Listen to Austin 360 Radio

The Roots are the best band in America. Period. Here’s why.

Patrick Caldwell
The Roots, led by co-founder Black Thought, have played many times in Austin, including the 2004 Austin City Limits Music Festival.

Take a long, hard look at the schedule of any major music festival, and amid all the gems and joys you’ll find sprinkled in a few injustices. The eleventh Austin City Limits Music Festival is no exception, but no crime is more major than this: The Roots aren’t a headliner.

On a deeply cynical level, that’s not a surprise. Despite their iron-solid reputation among critics, despite their legendary live shows, and despite their prominent pop-culture position as the house band for “Late Night With Jimmy Fallon,” the Roots have rarely topped the charts. Only two of their albums — 1999’s commercial breakthrough “Things Fall Apart” and its 2002 follow-up “Phrenology” — have even gone gold.

Still, the Roots’ accomplishments are legion. The mercurial hip-hop collective began in Philadelphia in 1987 as a high school collaboration between MC Tariq “Black Thought” Trotter and drummer, bandleader, afro enthusiast and overall icon of cool Ahmir “Questlove” Thompson. In the 25 ensuing years, the band’s released 10 albums — none less than great, with several masterpieces — and two collaborative records, with John Legend and Betty Wright. They’ve worked with a galaxy of talented musicians, from D’Angelo to Erykah Badu to Jay-Z to the Dirty Projectors to the Monsters of Folk. They’ve been stridently political in an era of controversy-shy popular music. And they’ve managed perhaps the most impossible feat of all: They’ve made a Jimmy Fallon talk show cool.

All of which brings me to this inevitable conclusion: In 2012, the Roots are the best band in America.

There are no caveats or half-measures in this: The Roots are not just the best hip-hop band in America. They are not the best black band, nor the best television band, nor the best live band, nor the best album band. They’re the best — the definite article.

That might be a bold claim, but when you stride over to the Bud Light stage to see the Roots perform during the waning daylight hours on Saturday night, consider the following argument: Because of the band’s extraordinary output, the immense musicianship of its players, and the incredible versatility that “Late Night With Jimmy Fallon” allows them to demonstrate nightly, you’ll be witnessing the finest band this great country has to offer.

Argument No. 1: the Music

Any argument asserting that a band is the best in the land has to start with the music. All the other factors that make a group memorable are moot if the music doesn’t measure up.

And when it comes to the music, the longevity, consistency and variety of the Roots’ output is beyond impressive. That’s because, somewhat improbably, the Roots haven’t merely managed to stick to the creative heights their young selves reached with “Things Fall Apart.” They might actually be getting better.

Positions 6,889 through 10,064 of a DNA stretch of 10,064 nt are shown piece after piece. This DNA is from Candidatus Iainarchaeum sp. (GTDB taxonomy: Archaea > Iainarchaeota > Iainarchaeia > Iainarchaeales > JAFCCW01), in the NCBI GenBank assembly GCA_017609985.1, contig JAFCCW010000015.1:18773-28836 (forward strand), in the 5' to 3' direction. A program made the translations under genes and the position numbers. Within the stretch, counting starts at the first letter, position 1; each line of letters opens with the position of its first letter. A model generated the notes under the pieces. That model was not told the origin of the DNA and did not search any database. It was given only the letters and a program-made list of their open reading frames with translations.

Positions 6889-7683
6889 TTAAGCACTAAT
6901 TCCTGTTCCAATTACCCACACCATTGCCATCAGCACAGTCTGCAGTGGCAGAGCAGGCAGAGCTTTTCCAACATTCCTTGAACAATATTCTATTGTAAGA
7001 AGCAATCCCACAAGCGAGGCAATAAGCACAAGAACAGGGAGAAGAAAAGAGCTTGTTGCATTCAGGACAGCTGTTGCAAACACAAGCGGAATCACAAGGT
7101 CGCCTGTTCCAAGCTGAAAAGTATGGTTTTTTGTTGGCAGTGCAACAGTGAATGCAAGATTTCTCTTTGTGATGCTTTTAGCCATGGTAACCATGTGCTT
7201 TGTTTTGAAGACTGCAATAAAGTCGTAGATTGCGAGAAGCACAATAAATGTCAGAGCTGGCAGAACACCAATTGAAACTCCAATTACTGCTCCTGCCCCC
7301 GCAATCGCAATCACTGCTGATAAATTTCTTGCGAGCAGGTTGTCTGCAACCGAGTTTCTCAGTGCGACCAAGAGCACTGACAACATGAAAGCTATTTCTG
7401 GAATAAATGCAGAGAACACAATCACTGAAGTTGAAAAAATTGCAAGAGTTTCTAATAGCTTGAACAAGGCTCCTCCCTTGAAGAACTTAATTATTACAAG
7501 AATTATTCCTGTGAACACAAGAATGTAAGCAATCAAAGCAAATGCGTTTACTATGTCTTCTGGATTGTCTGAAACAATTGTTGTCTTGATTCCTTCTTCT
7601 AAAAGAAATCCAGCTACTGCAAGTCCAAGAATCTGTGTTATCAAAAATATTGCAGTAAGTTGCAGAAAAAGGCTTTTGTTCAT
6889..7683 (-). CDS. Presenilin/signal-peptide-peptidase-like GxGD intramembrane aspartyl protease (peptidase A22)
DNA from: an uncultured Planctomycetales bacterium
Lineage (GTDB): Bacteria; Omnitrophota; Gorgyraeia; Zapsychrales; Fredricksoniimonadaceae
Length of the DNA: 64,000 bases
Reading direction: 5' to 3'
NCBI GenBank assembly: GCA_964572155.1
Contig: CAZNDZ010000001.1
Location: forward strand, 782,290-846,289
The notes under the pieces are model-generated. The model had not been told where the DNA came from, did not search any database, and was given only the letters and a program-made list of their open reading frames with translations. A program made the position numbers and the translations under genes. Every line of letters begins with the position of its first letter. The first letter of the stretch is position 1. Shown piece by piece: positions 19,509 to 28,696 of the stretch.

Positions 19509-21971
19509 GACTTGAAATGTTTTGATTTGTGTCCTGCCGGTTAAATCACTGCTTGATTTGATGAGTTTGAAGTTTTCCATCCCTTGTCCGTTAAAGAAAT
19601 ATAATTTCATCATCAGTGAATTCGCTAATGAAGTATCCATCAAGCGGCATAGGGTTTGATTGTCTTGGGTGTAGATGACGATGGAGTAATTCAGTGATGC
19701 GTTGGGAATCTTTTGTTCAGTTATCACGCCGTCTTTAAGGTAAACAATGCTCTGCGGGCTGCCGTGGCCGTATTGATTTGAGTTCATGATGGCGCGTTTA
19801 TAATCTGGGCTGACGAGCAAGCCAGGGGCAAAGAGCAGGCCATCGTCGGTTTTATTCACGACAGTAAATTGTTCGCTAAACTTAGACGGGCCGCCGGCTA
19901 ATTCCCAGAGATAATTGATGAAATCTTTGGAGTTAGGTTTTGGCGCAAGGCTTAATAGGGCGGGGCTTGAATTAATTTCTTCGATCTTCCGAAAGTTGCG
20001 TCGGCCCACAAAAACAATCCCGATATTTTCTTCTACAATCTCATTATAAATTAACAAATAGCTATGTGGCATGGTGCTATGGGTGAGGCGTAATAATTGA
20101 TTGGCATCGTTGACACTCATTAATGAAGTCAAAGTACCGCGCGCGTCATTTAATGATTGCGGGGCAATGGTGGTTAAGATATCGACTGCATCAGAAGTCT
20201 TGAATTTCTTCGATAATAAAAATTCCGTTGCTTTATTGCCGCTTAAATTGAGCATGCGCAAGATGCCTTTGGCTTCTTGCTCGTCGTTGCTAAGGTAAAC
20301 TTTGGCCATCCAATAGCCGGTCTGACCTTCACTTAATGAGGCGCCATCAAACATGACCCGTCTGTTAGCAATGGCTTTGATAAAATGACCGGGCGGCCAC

This is uncommon in pop music, where age is almost universally inversely proportional to creative relevance. But the Roots’ albums are only growing leaner and meaner with time. Questlove’s beats continue to get more propulsive, and Black Thought spits rhymes every bit as powerful as anything he dreamed up in his 20s.

The Roots released their first album “Organix” — a jazzy alt-hip-hop effort — independently in 1993. Their output trended steadily upward through the introspective and seductively mellow “Do You Want More?” (1995) and “Illadelph Halflife” (1996), climaxing in “Things Fall Apart.” That album hit stratospheric highs with addictive dancer “The Next Movement” and the Erykah Badu-featuring torch song “You Got Me.”

“Things Fall Apart” could have been a hard act to follow, but the Roots returned with the expansive “Phrenology,” and the underrated “The Tipping Point,” a return to a smoother and more restrained style. Two dark, politically minded albums, “Game Theory” and “Rising Down,” followed in 2006 and 2008, loaded with inventive grooves and anchored by an angrier-and-sharper-than-ever Black Thought.

And then a funny thing happened — the Roots accepted an offer to become Jimmy Fallon’s house band. That could well have been a creative death knell, if only for the demands it placed on the group’s time. But the band’s first post-Fallon album, 2010’s “How I Got Over,” was a stunning success. On what other album can you find a Joanna Newsom sample, a guest appearance from the Dirty Projectors’ female vocalists, and verses from under-the-radar MCs ranging from Phonte to Blu? You have to go as far back as Prince’s “Sign ‘O’ the Times” to find a ninth album that good.